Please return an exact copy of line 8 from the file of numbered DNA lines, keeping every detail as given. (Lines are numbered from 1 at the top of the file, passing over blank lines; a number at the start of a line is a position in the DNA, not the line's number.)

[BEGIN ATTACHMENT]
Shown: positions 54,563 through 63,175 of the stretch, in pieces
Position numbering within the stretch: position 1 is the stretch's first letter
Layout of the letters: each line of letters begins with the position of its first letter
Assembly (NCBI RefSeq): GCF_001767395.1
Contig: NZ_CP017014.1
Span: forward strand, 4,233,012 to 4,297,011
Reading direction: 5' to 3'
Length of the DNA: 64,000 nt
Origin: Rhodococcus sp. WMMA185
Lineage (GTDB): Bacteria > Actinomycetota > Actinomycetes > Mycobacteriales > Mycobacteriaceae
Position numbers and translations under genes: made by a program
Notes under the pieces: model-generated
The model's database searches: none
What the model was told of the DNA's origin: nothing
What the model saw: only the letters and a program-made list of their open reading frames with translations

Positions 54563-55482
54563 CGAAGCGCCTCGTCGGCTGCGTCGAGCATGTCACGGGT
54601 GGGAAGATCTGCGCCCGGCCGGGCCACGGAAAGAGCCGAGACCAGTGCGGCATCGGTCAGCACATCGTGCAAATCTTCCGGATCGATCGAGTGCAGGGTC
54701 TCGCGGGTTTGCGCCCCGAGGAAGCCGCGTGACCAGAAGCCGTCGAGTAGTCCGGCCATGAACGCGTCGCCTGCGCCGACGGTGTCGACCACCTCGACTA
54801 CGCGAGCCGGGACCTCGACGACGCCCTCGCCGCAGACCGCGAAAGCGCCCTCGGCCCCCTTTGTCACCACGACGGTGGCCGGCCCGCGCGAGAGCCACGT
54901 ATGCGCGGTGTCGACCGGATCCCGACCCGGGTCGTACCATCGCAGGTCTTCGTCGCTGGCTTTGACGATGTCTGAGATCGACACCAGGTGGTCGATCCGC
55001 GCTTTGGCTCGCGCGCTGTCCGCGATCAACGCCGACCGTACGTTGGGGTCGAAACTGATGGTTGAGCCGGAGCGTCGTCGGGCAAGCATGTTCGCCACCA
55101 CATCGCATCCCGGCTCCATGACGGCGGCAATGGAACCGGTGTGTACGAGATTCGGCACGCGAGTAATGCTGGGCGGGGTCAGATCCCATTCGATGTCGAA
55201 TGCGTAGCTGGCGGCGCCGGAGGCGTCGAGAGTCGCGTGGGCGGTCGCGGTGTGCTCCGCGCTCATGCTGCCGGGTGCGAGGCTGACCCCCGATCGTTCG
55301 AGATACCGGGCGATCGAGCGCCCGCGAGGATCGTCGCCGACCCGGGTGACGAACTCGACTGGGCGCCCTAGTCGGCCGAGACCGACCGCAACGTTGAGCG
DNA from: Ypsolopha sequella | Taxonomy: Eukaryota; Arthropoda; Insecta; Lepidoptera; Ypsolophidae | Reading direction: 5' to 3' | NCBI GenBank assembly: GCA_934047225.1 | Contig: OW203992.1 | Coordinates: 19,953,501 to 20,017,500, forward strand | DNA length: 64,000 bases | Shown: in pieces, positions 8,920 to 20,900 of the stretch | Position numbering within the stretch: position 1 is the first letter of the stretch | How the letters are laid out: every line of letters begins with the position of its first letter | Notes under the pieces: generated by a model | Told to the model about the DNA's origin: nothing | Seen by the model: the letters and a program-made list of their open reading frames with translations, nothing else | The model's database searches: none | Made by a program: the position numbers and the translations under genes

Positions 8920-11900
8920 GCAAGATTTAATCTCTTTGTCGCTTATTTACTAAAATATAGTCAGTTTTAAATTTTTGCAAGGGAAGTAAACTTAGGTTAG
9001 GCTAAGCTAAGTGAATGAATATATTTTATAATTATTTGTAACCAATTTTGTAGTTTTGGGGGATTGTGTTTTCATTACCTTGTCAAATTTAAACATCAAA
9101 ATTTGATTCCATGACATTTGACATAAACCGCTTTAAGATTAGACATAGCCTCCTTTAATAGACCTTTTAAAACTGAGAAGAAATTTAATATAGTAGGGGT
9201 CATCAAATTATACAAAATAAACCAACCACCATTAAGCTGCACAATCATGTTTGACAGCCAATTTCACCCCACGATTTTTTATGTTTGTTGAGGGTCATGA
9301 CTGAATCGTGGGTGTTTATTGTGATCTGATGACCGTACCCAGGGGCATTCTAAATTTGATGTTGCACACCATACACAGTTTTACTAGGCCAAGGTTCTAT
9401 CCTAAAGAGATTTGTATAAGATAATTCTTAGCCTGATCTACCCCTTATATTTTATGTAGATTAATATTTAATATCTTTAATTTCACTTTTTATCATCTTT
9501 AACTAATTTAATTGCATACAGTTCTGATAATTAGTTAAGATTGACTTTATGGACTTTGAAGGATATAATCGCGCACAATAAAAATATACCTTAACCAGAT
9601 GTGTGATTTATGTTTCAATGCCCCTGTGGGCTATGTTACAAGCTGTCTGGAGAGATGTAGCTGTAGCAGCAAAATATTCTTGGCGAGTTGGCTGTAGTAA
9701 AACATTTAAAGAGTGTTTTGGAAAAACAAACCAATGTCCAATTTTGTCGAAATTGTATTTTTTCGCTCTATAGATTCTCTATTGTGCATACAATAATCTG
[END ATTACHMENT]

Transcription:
Length of the DNA: 64,000 nt